- Bill Norton came next in the show with his moving rendition of Over the Rainbow. Who would have guessed that Bill had surgery just a few weeks prior to the talent show! Bill’s wonderful charisma and outlook on life is so evident as he sing.
- Jonathan Bautista shared his talent on the tenor saxophone with John Coltrane’s Giant Steps. This is one of Coltrane’s more challenging tunes with a quick tempo and fast-moving chord changes.
- Harvey Wolfson ended the program with George Gershwin’s I Got Rhythm. Harvey’s performance, full of energy and joy, was a great way to end the show!
Please stay tuned as there are plans for another Talent Show this fall, date TBD.
In Memoriam: Jim Bisbing
Jim Bisbing was our church choir director and organist for about a decade, leaving FPCPA in 1998 when his hearing began to fail. He’d been doing church music for over 40 years, serving in Detroit, San Francisco, Palo Alto, and finally in Marin. Jim had a wry sense of humor, an incredible talent for getting amazing singing out of just about anyone, a self-deprecating style that was disarming and jovial, a passion for church music and liturgy, and a powerful command of the organ.
Jim was married to Alan Quan for decades. Alan helped with the music ministry to our children, fixing macaroni and cheese for them to eat between Sunday worship and choir practice. Jim and Alan lived in San Francisco, where they loved walking through the neighborhoods, good food, conversation and storytelling.
During Jim’s last year he had multiple health problems. In May he fell in the shower and was taken by ambulance to Kaiser Hospital, where he passed away. Due to Covid restrictions, Alan could not be with him. Alan has moved to Oakland to be with his mother and siblings. As of now, no memorial service is planned.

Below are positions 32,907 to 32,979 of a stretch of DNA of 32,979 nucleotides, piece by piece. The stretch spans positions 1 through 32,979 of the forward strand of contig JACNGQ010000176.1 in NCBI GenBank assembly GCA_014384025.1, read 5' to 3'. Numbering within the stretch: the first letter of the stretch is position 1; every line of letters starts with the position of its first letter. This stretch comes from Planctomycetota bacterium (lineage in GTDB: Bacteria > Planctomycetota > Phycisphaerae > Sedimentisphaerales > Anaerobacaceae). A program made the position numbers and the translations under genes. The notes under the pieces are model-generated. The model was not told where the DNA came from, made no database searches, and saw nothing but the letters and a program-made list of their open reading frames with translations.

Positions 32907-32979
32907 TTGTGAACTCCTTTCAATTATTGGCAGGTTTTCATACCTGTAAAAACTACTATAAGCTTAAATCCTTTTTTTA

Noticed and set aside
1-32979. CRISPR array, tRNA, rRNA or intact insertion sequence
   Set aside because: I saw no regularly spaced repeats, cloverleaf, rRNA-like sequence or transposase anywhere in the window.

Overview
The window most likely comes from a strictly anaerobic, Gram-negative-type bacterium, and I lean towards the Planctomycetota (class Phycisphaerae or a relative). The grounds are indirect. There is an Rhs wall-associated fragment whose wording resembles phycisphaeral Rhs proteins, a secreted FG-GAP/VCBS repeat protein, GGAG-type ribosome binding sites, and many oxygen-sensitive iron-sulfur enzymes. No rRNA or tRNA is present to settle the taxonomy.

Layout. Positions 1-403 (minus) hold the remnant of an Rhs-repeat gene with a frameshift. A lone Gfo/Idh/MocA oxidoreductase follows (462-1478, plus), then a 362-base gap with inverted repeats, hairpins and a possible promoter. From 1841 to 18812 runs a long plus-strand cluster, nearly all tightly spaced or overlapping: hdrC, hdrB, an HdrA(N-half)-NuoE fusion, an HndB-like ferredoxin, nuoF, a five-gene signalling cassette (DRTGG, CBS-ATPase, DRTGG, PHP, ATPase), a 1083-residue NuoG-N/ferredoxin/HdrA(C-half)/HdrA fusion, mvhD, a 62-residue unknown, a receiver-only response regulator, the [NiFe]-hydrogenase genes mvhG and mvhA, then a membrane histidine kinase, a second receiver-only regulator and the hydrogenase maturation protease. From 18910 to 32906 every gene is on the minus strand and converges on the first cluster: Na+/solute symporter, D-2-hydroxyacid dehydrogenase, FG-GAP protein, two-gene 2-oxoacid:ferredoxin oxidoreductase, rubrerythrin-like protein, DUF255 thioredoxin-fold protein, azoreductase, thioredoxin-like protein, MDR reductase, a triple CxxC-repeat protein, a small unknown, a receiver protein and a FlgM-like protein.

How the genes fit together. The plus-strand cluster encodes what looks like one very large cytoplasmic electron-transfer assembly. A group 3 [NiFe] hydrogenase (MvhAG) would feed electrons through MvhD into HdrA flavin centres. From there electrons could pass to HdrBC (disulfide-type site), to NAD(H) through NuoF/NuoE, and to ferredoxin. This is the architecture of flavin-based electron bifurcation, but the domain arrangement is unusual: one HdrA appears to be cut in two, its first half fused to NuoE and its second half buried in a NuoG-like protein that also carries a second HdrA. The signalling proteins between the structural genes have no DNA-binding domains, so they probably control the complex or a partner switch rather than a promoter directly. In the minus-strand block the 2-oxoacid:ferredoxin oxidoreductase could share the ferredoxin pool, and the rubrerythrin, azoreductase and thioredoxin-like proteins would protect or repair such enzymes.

The video of our Farewell Party for Jim in 1998 is available at https://vimeo.com/445285711.
In Memoriam: Mary McLean
Mary and Stuart McLean were active participants in our church from 1964 to 1977. Stuart was a campus minister at Stanford, a professor at the University of Santa Clara, and a candidate for Congress. Mary was particularly active in our Adult Study Committee. They were missed when they moved to Enid, Oklahoma, for Stuart to join the faculty at Phillips Seminary, but Mary continued her activities at the First Presbyterian Church there, and subsequently at La Mesa Presbyterian Church in Albuquerque. We recently received news of her death at age 90 on August 2, 2020. Here’s an excerpt from the obituary her daughter Catherine forwarded:
Mary was active in many social action movements, convening people and ideas over her flavorful and nourishing meals, inspiring action. Hearing the experiences of others was a priority for her. Mary acted on the steps required to convert values and principles to reality. She participated in the national Presbyterian hymnal’s change to gender-neutral language, enacting the Church’s stated principle of sex and gender inclusiveness.
Through conversations, individual action, and participation in large-scale peace and justice movements, Mary advanced justice, racial equality, and accessible and fair treatment for disadvantaged populations. Small in stature, but firm in conviction, her faith-based commitment to equal opportunities for advancement, safety, and health resulted in her own arrest in Washington D.C. with members of her Palo Alto First Presbyterian Church community. Her keen sense of humor, language, and belief in the untapped potential of all people inspired a future for herself and her family.